Lords of the Wild

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Lords of the Wild

For millennia human beings have created depictions through art and literature of fabled beings who resided in forests, mountains, and various other aspects of nature. These ranged from male and female beings who looked very human like to those who were either half-animal or half-plant. These gods, deities, and spirits were charged with guarding the various natural landscapes, including rivers, mountains, grasslands, and forests.

On every continent that humans settled, some version of these beings were formed in the human psyche, as any wilderness area was considered both sacred and dangerous to ancient peoples, offering them both the opportunity to survive and also the opportunity of death. Upon entrance into these types of places, ancient peoples felt a presence, as though they were being watched, their intentions and actions being judged as either respectful or harmful by the spiritual beings that dwelled within, who both awed them with natural beauty and challenged them with survival.

In this way, many of these beings were aspects of more than just guardians of nature, but also heralds of birth and death, and the changing of the seasons. These ancient deities would eventually spawn some of the most prominent gods and goddesses of the world’s oldest religions, spanning both monotheistic and polytheistic religions, and it was due to their rise in popularity that Christianity began assimilating these deities with their idea of Lucifer, the fallen angel who changed in appearance after his fall from grace, to make them less appealing and encourage people to abandon them as representations of sin, evil, and the loss of salvation.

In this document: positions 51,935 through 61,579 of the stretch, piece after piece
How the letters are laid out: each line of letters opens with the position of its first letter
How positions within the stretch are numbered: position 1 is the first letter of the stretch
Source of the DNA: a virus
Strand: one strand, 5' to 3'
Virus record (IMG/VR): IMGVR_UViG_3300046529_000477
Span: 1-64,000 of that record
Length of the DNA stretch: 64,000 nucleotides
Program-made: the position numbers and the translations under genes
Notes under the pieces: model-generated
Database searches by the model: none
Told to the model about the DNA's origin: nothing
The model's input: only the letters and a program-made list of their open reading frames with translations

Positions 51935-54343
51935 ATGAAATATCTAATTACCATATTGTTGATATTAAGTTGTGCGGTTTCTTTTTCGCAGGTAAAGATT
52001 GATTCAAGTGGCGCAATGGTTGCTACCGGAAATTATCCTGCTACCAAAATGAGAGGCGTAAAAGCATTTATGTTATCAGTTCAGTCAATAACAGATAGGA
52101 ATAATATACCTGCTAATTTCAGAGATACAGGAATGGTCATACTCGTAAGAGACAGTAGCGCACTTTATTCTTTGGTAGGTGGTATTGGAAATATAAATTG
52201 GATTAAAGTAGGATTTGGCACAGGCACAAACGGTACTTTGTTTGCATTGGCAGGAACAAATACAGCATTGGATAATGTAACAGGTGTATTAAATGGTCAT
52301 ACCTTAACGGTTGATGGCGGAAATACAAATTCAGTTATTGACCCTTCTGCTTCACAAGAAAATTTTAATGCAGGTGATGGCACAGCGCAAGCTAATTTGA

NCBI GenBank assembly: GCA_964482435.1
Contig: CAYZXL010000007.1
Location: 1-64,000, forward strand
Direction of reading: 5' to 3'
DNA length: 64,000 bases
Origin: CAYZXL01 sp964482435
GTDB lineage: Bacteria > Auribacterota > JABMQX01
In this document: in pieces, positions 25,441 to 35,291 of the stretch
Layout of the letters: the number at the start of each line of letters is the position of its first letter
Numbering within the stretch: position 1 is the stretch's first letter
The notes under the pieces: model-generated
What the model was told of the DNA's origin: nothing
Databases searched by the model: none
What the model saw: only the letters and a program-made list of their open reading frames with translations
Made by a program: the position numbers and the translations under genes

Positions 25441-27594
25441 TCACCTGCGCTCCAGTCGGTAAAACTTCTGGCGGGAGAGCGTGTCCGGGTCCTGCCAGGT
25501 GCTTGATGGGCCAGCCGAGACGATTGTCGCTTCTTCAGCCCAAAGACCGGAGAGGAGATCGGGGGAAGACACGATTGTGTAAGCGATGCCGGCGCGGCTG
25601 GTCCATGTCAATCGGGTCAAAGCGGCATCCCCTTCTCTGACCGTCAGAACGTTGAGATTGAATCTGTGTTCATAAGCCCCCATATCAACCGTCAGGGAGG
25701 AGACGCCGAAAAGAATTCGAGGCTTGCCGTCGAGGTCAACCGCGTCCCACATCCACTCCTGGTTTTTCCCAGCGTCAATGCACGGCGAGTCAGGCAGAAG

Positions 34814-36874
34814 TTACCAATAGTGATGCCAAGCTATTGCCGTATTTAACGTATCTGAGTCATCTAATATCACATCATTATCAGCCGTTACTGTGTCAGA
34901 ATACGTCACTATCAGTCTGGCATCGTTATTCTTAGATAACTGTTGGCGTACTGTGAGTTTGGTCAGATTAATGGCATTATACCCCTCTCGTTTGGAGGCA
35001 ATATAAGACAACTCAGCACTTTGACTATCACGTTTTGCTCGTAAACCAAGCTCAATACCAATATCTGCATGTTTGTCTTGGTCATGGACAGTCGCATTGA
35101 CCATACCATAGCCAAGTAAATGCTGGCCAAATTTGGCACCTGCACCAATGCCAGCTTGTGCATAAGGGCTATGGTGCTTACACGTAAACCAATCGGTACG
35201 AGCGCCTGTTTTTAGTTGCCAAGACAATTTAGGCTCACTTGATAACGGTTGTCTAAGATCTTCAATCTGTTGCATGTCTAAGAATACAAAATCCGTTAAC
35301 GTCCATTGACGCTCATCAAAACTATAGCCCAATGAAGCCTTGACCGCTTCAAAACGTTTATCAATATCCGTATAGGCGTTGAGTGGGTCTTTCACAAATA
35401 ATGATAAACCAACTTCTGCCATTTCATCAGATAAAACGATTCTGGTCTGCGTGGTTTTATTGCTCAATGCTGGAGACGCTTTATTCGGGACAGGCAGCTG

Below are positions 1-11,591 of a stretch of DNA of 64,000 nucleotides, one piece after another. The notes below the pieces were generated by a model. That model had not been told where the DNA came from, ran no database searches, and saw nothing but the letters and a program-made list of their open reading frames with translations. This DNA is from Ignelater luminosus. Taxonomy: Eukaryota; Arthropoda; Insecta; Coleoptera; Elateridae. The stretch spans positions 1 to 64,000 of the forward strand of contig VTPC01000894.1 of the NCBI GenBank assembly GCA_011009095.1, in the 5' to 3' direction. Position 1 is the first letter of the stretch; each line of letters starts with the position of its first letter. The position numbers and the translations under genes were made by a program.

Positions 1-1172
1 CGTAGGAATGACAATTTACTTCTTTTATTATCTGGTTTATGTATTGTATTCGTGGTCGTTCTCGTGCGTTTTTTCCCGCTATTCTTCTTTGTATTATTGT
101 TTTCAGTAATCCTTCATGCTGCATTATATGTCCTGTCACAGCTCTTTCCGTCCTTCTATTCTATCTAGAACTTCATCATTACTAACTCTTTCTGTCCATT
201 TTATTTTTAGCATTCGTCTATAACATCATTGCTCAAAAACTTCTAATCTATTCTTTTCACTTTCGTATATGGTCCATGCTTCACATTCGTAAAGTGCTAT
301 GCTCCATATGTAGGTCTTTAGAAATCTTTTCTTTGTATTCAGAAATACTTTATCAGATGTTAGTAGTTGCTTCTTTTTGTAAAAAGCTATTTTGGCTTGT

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One of the earliest symbols attributed to these deities were horns or antlers, symbolizing the masculine force of power, dominance, or authority, the very same reason Lucifer himself would later be adorned with horns in Christian art and literature. It was one of several symbols connecting the ancient deities to their role as lords of nature and also protectors of all that was wild. Not only was it believed that these spiritual beings protected natural landscapes, but also those that lived within, both animal and plant.

From the god Yum Kaax who watched over agricultural efforts of the Mayans and Nerik the weather god of the Hittites, to the Finnish hunting god Nyyrikki and Georgian hunting goddess Dali, these spiritual beings were worshiped in the hopes that they would bring good harvests through farming and hunting. In more well-known ancient belief systems such as the Celtic, Greek, Roman, Scandinavian, and Norse mythologies, there are many gods, goddesses, and minor deities all associated with various aspects of living in-tune with and dependent upon nature.

The Green Man of Europe was heavily influenced by the pagan belief systems of pre-Christian expansion. During the time of old Germanic and Celtic beliefs, people believed that there was a spirit that didn’t just live among the forests and fields, but was very much a physical part of these places. The Green Man, for this reason, is often depicted as a living embodiment of plants. His face is adorned with deciduous leaves, his hair and beard adorned with different types of nuts and berries common to Europe at the time.